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Gwadabe Kurawa

The United Nations Sustainable Development Goal 4 aimed at ensuring an inclusive, equitable, quality education, and promoting lifelong learning opportunities for all…

Abstract

The United Nations Sustainable Development Goal 4 aimed at ensuring an inclusive, equitable, quality education, and promoting lifelong learning opportunities for all. However, this may not be effectively realized, as this chapter demonstrates, through formal learning or education alone. Rather, an adoption of non-formal and informal learning alongside formal learning is more likely to empower the general population to contribute toward the development of a sustainable society. This chapter therefore critically examines the concepts of lifelong learning and the learning society and suggests that community learning, or study circles, can be a promising institutional medium for the promotion of adult and lifelong learning. The rationale for establishing a study circle as a medium for lifelong learning is demonstrated through case studies from Zimbabwe and Sweden. This follows by comparing and contrasting the ways in which Sweden and Zimbabwe promote lifelong learning for all.

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Article

David Davies

This account aims to introduce contrasting perspectives on teaching and learning methods, and to detail the growth of new forms and vocabularies of access to learning. As…

Abstract

This account aims to introduce contrasting perspectives on teaching and learning methods, and to detail the growth of new forms and vocabularies of access to learning. As we move towards the new millennium, the development of national, yet diversified, credit frameworks and systems will provide an essential underpinning for the organisational culture that will be needed to sustain the wellbeing and growth of the educational system. These new systems are already being incorporated into the practice of ‘virtual’ education. Lifelong learning has widespread support across the social and political spectrum and its importance can hardly be over‐stated as we seek to maintain competitiveness in a changing world. Increasing knowledge and understanding to serve both the needs of the economy and of individuals to play a major role in democratic life has become an agenda of necessity as well as desire. An open society requires open systems of knowledge. A prognosis for the future is submitted where the significance of part‐time modular and open flexible learning is evaluated in terms of a curriculum rooted in useful knowledge and competences, acquired at different sites of learning, including the workplace. It is argued that modular structures, using the potential offered by credit accumulation and transfer to different institutions with different missions, can transcend and transform the learning opportunities for students in a mass system of higher education which is rapidly becoming part of a global market economy and society. Continuous lifelong learning involving its key features of open access, recognition of learning wherever it takes place and the growth of new learning networks and partnerships, is at the conceptual heart of the development of the virtual university.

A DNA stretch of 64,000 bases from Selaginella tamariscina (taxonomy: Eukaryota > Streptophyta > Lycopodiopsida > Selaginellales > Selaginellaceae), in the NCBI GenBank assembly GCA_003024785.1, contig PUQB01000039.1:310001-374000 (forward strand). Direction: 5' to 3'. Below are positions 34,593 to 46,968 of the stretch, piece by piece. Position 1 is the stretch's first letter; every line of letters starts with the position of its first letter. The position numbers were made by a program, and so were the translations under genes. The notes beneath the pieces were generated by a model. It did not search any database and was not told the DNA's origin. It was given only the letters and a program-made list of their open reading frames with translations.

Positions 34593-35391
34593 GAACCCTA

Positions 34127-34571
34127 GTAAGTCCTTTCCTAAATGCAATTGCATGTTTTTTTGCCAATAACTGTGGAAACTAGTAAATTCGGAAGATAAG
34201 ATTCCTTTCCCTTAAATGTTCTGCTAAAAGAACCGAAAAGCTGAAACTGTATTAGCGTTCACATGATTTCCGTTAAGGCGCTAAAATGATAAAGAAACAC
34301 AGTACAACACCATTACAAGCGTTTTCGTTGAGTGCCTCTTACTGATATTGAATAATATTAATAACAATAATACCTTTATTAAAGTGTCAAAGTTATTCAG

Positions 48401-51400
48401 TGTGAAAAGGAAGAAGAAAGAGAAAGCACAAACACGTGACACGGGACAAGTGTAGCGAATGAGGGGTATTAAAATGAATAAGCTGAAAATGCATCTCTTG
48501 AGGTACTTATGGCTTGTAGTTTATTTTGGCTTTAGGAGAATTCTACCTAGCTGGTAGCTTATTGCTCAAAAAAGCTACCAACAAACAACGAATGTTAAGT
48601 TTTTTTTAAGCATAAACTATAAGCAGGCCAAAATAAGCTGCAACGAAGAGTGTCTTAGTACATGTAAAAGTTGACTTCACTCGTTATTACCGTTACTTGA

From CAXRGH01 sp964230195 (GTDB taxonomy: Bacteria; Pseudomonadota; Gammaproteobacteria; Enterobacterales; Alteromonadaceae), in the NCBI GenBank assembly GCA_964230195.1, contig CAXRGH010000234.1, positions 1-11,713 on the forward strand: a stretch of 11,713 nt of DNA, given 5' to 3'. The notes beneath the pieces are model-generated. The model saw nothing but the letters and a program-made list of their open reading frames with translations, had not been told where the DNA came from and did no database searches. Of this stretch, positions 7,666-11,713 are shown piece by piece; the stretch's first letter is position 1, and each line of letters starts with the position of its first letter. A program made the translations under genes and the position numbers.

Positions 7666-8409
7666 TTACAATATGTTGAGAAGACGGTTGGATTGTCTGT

Details

Journal of Workplace Learning, vol. 10 no. 4
Type: Research Article
ISSN: 1366-5626

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Article

Ritimoni Bordoloi, Prasenjit Das and Kandarpa Das

Lifelong learning needs to be visualized as the milestone for generating a progressive and knowledge society. Because it is through lifelong learning that one can…

Abstract

Purpose

Lifelong learning needs to be visualized as the milestone for generating a progressive and knowledge society. Because it is through lifelong learning that one can continuously upgrade one's knowledge and acquire the relevant skills for getting livelihood opportunities. Moreover, for ensuring a sustainable and advanced society in the 21st century industrial setup, people are desirous to receive a global form of learning as they tend to follow the principle, that is, “earning while learning”. In this context, the various types of online courses, Massive Open Online Courses (MOOCs) and Open Educational Resources (OERs) provide myriad opportunities to the people by introducing them to a global form of learning. Against this background, the introduction of MOOCs in India for providing lifelong learning opportunities might work in a big way. However, to what extent, can MOOCs promote the idea of lifelong learning in a vast country like India needs to be discussed in greater detail.

Design/methodology/approach

While writing the paper, descriptive research methodology has been used. The sources such as Report of Census 2011, Human Development Report 2016, 2018, Economic Survey 2016 are also consulted. Analysis has been done based on the data extracted from the secondary source of information.

Findings